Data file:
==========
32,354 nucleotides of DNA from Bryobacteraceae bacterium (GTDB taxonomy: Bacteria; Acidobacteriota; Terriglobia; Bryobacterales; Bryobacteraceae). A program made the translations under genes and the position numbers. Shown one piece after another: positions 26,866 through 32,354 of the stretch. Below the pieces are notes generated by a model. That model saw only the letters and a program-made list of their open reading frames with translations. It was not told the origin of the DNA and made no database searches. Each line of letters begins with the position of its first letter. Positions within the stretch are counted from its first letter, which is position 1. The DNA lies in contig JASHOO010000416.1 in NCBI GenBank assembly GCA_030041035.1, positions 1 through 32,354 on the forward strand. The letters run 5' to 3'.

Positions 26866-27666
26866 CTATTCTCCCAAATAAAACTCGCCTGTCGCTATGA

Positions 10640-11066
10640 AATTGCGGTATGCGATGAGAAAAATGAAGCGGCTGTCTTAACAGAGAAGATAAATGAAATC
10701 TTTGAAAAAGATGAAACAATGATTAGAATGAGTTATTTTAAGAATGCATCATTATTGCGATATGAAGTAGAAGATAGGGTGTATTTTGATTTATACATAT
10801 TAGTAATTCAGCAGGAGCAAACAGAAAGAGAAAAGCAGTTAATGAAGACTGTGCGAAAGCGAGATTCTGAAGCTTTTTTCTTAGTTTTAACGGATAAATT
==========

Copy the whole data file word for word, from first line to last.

32,354 nucleotides of DNA from Bryobacteraceae bacterium (GTDB taxonomy: Bacteria; Acidobacteriota; Terriglobia; Bryobacterales; Bryobacteraceae). A program made the translations under genes and the position numbers. Shown one piece after another: positions 26,866 through 32,354 of the stretch. Below the pieces are notes generated by a model. That model saw only the letters and a program-made list of their open reading frames with translations. It was not told the origin of the DNA and made no database searches. Each line of letters begins with the position of its first letter. Positions within the stretch are counted from its first letter, which is position 1. The DNA lies in contig JASHOO010000416.1 in NCBI GenBank assembly GCA_030041035.1, positions 1 through 32,354 on the forward strand. The letters run 5' to 3'.

Positions 26866-27666
26866 CTATTCTCCCAAATAAAACTCGCCTGTCGCTATGA

Positions 10640-11066
10640 AATTGCGGTATGCGATGAGAAAAATGAAGCGGCTGTCTTAACAGAGAAGATAAATGAAATC
10701 TTTGAAAAAGATGAAACAATGATTAGAATGAGTTATTTTAAGAATGCATCATTATTGCGATATGAAGTAGAAGATAGGGTGTATTTTGATTTATACATAT
10801 TAGTAATTCAGCAGGAGCAAACAGAAAGAGAAAAGCAGTTAATGAAGACTGTGCGAAAGCGAGATTCTGAAGCTTTTTTCTTAGTTTTAACGGATAAATT